Right, see comment 6 and section 16 of the spec.  Extensions are allowed, but adding [[Call]] to other objects does not imply Function.prototype.apply/call work on those other objects, in the spec.  But I agree this is desirable.

> However, Function.prototype.call() should accept any object
> that has [[Call]] property as |this| value, shouldn't it?
> 
> var rx = /x/;
> rx.call = Function.prototype.call;
> rx.call(null, "x"); // currently, throws an exception

Yeah, this could work.  Even better would be Function.call(rx, "x") in the same way we've made generic static method counterparts to Array and String prototype methods.  Better yet would be an apply operator.  This is the bug for all such [[Call]] goodness to be recorded, fed into ECMA TG1, and fixed.

/be

Comment 10

10 years ago
Just so I don't have to open a new bug about this...

Why does typeof /some regexp/ == "function", but /some regexp/ instanceof Function == false? From a user's perspective, if typeof x == "function", then it should act as though it were an instance of Function. I know Bob cleared up the implementation aspect of this in the second comment, but this is the first object I've discovered across browsers that hasn't acted as such.

(By the way, isn't /rgx/("test") acting the same as /rgx/.exec("test") nonstandard behavior?)
(In reply to comment #10)
> Why does typeof /some regexp/ == "function", but /some regexp/ instanceof
> Function == false?

It's two separate mechanisms.  For typeof == "function" the object merely has to implement [[Call]].  Nothing says that RegExp doesn't implement it (and the spec explicitly allows extensions), except cross-engine compatibility and user expectations.  For instanceof, |O instanceof F| just walks up O's prototype chain and returns true if it finds an object P such that |P === F.prototype|.  For a regular expression, the chain is RegExp.prototype->Object.prototype->null, so |/f/ instanceof Function| returns false.


> From a user's perspective, if typeof x == "function", then
> it should act as though it were an instance of Function.

The spec's type-determination mechanisms may be specified, but that doesn't mean they're specified in the most user-intuitive way.


> (By the way, isn't /rgx/("test") acting the same as /rgx/.exec("test")
> nonstandard behavior?)

Again, it's an extension allowed by section 16 of ECMA-262 3rd ed.  SpiderMonkey and other JS engines have lots of extensions like these, some of which are moderately cross-browser (__proto__ for one) and some of which are not (like the function-call shorthand for exec).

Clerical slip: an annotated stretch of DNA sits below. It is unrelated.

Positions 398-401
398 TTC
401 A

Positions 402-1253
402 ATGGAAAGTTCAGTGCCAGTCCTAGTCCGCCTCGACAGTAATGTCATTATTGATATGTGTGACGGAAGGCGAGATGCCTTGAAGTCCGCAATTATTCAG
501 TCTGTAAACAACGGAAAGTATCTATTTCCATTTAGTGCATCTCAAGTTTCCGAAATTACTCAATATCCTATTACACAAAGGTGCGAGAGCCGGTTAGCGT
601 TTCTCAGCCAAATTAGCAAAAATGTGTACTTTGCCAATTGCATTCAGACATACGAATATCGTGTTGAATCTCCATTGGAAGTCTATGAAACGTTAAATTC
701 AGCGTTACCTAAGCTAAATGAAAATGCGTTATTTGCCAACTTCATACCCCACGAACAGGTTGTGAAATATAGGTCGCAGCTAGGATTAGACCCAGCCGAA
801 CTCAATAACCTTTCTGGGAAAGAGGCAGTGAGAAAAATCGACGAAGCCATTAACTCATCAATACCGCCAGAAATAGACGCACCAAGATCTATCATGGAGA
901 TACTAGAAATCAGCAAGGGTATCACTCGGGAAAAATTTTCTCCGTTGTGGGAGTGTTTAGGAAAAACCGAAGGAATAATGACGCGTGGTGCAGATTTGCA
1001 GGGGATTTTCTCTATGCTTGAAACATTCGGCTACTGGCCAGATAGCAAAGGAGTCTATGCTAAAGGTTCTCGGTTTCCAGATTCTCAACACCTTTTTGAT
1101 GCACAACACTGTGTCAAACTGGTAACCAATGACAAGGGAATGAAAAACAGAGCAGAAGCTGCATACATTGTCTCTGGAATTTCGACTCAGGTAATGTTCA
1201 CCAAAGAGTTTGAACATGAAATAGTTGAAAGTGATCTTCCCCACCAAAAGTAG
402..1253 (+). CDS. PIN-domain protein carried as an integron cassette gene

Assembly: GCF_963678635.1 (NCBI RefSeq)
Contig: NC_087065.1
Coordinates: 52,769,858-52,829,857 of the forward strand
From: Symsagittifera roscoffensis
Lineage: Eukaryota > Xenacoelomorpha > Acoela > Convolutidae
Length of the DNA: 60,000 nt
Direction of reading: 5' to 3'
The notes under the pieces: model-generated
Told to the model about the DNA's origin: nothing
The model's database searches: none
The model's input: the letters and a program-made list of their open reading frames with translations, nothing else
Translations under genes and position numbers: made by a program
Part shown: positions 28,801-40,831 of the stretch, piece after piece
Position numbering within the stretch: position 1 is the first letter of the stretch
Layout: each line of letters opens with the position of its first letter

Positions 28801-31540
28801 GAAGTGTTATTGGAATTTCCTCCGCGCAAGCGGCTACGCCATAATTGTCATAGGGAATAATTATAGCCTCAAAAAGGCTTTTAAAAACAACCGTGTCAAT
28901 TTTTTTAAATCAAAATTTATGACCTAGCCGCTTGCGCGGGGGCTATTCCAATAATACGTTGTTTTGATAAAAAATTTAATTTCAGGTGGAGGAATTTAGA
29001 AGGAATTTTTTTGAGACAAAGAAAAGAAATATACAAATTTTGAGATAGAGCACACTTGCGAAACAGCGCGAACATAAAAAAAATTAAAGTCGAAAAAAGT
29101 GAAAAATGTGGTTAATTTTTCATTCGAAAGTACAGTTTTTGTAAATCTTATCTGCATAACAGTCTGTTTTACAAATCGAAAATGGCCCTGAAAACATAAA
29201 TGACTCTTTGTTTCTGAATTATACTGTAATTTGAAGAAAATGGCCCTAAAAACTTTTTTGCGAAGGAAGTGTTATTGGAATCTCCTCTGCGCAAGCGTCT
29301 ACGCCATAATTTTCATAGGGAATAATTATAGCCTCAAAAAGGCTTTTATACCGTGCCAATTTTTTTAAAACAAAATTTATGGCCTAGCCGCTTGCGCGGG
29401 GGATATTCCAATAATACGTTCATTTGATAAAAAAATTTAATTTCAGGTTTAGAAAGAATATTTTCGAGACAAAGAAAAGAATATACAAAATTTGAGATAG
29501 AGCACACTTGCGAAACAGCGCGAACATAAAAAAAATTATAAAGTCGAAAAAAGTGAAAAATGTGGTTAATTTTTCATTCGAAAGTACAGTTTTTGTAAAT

(Assignee)

Comment 12

10 years ago
(In reply to comment #11)
> (In reply to comment #10)
> > From a user's perspective, if typeof x == "function", then
> > it should act as though it were an instance of Function.
> 
> The spec's type-determination mechanisms may be specified, but that doesn't
> mean they're specified in the most user-intuitive way.

In this case, though, what Scott wrote: "instance of Function", directly translates to instanceof, not to typeof.

The idea with typeof x == "function" was to enable "can I call x?" tests. Better in hindsight to add a callable(x) predicate, but that ship sailed long ago.

/be
(Assignee)

Comment 13

10 years ago
Not sure they should: re.call(thisre, arg1, ... argN) where thisre is another regexp object (and re could be RegExp.prototype) should just be thisre(arg1, ... argN). For apply, the proposed JS2 / ES4 "splat" operator is universal: re.apply(thisre, argsArray) becomes thisre(...argsArray).

This goes for all callable objects; nothing special about regexps. However it's not clear making regexp callable as a short-hand for exec is worth the trouble. We have backed off on typeof /hi/ == "function". RegExp and Function are related only to Object as a supertype.

/be
(Assignee)

Updated

10 years ago
Target Milestone: mozilla1.9alpha8 → ---
(Assignee)

Comment 14

9 years ago
Sentiment even before ES4 fell was negative on callable regexps being standardized. As David-Sarah Hopwood has pointed out, ES3 does not allow regexps to implement [[Call]] -- its definitions for internal methods and native objects is exhaustive. So this is WONTFIX (or WFM, but I'll stick with WONTFIX).

/be
Status: ASSIGNED → RESOLVED
Last Resolved: 9 years ago
Resolution: --- → WONTFIX